Dr. Ogbru received his Doctorate in Pharmacy from the University of the Pacific School of Pharmacy in 1995. He completed a Pharmacy Practice Residency at the University of Arizona/University Medical Center in 1996. He was a Professor of Pharmacy Practice and a Regional Clerkship Coordinator for the University of the Pacific School of Pharmacy from 1996-99.
Jay W. Marks, MD, is a board-certified internist and gastroenterologist. He graduated from Yale University School of Medicine and trained in internal medicine and gastroenterology at UCLA/Cedars-Sinai Medical Center in Los Angeles.
DRUG CLASS AND MECHANISM: Insulin is a naturally-occurring hormone secreted by the pancreas. Insulin is required by the cells of the body in order for them to remove and use glucose from the blood. From glucose the cells produce the energy that they need to carry out their functions. Researchers first gave an active extract of the pancreas containing insulin to a young diabetic patient in 1922, and the FDA first approved insulin in 1939. Currently, insulin used for treatment is derived from beef and pork pancreas as well as recombinant (human) technology. The first recombinant human insulin was approved by the FDA in 1982.
diabetes mellitus have a reduced ability to take up and use glucose from the blood, and, as a result, the glucose level in the blood rises. In type 1 diabetes, the pancreas cannot produce enough insulin. Therefore, insulin therapy is needed. In type 2 diabetes, patients produce insulin, but cells throughout the body do not respond normally to the insulin. Nevertheless, insulin also may be used in type 2 diabetes to overcome the resistance of the cells to insulin. By increasing the uptake of glucose by cells and reducing the concentration of glucose in the blood, insulin prevents or reduces the long-term complications of diabetes, including damage to the blood vessels, eyes, kidneys, and nerves. Insulin is administered by injection under the skin (subcutaneously). The subcutaneous tissue of the abdomen is preferred because absorption of the insulin is more consistent from this location than subcutaneous tissues in other locations.
PRESCRIPTION: Yes; No (regular and NPH insulin)
PREPARATIONS: Types of Insulin
Regular (Humulin R, Novolin R) insulin has an onset of action (begins to reduce blood sugar) within 30 minutes of injection, reaches a peak effect at 1-3 hours, and has effects that last 6-8 hours.
NPH insulin (Novolin N, Humulin N) is an insulin with an intermediate duration of action. It has an onset of action starting about 2 hours following injection. It has a peak effect 4-12 hours after injection, and a duration of action of 18-26 hours.
Lente insulin also is an insulin with an intermediate duration of action. It has an onset of action 2-4 hours after injection, a peak activity 6-12 hours after injection, and a duration of action of 18 to 26 hours. Lente insulins have been discontinued.
Ultralente insulin is a long-acting insulin with an onset of action 4-8 hours after injection, a peak effect 10-30 hours after injection, and a duration of action of more than 36 hours. Ultralente insulins have been discontinued.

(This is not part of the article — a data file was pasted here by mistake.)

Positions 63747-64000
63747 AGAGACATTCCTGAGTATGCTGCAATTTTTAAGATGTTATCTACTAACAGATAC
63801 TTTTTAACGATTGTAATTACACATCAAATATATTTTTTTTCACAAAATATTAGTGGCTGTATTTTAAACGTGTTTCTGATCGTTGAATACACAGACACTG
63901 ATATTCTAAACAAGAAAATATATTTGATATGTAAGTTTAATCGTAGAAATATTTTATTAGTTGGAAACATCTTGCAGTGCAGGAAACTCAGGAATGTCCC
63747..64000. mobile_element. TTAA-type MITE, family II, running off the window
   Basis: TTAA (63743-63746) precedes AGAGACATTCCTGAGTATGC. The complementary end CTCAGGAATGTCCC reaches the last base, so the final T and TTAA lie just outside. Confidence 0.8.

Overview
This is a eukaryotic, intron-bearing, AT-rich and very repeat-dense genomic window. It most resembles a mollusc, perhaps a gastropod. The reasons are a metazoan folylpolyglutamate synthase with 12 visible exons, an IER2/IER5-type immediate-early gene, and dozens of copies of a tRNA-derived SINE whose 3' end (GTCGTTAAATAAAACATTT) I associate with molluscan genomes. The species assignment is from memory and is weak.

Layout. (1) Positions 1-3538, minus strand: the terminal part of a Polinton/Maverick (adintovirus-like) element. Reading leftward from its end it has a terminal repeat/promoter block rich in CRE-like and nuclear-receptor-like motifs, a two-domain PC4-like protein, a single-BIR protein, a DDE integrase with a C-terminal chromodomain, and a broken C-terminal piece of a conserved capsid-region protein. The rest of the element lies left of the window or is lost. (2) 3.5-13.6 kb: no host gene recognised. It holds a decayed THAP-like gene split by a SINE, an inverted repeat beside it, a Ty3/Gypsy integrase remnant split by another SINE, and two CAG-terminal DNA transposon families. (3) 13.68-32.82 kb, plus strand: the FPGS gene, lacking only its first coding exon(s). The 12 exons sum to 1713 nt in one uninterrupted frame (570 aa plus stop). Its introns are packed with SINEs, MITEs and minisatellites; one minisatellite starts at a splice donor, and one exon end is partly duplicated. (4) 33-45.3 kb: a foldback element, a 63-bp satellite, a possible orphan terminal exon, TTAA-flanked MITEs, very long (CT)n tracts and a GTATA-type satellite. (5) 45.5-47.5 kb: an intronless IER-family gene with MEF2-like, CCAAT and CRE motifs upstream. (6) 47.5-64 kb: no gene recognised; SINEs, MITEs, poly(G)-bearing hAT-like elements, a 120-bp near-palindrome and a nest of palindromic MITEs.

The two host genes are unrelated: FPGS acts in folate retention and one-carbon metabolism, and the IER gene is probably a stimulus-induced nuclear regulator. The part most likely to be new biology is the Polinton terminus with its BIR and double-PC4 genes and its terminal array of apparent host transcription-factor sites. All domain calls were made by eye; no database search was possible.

Novolog (Insulin aspart) is a human insulin with a slightly modified chemical composition. The chemical changes provide insulin aspart with a faster onset of action (20 minutes) and a shorter duration of action (3-5 hours) than regular human insulin. It reaches peak activity 1-3 hours after injection.
Humalog (Insulin Lispro) is an ultra rapid-acting insulin. It is a chemically-modified, natural insulin. It was approved by the FDA in June, 1996. As compared to regular insulin, insulin lispro has a more rapid onset of action, an earlier peak effect, and a shorter duration of action. It reaches peak activity 0.5-2.5 hours after injection. Therefore, insulin lispro should be injected 15 minutes before a meal as compared to regular insulin which is injected 30-60 minutes before a meal.
Apidra (insulin glulisine recombinant) is also a chemically modified human insulin. It has an onset of action of 20-30 minutes, peaks at one hour and its duration of action is 5 hours.
Lantus (insulin glargine recombinant) is a human insulin with a slightly modified chemical composition. The chemical changes provide Insulin glargine with a slower onset of action (70 minutes) and a longer duration of action (24 hours) than regular human insulin. Its activity does not peak.
Levemir (insulin detemir recombinant) is modified human insulin with an onset of 3-4 hours a peak of 6-8 hours and duration of up to 24 hours.
Insulin comes in three different forms-vials, prefilled syringes, and cartridges. The cartridges are to be used in a pen-like device that simplifies injection.
Regular human insulin (Novolin R, Humulin R) is available in vials, cartridges, and prefilled syringes.
NPH human insulin (Novolin N, Humulin N) is available in vials, cartridges and prefilled syringes. A mixture of 70% NPH human insulin and 30% regular human insulin (Novolin 70/30, Humulin 70/30) is available in vials, cartridges and pre-filled syringes.
A mixture of 50% NPH human insulin and 50% regular human insulin (Humulin 50/50) is available in vials.
Insulin lispro (Humalog) is available in vials and cartridges.
Insulin aspart (Novolog) is available in vials and cartridges.
Insulin glargine (Lantus) is available in vials and cartridges.
Levemir (insulin detemir): Supplied in a vial, prefilled pen (FlexPen)
Apidra (insulin glulisine): Supplied in a cartridge, vial, prefilled pen (Solostar)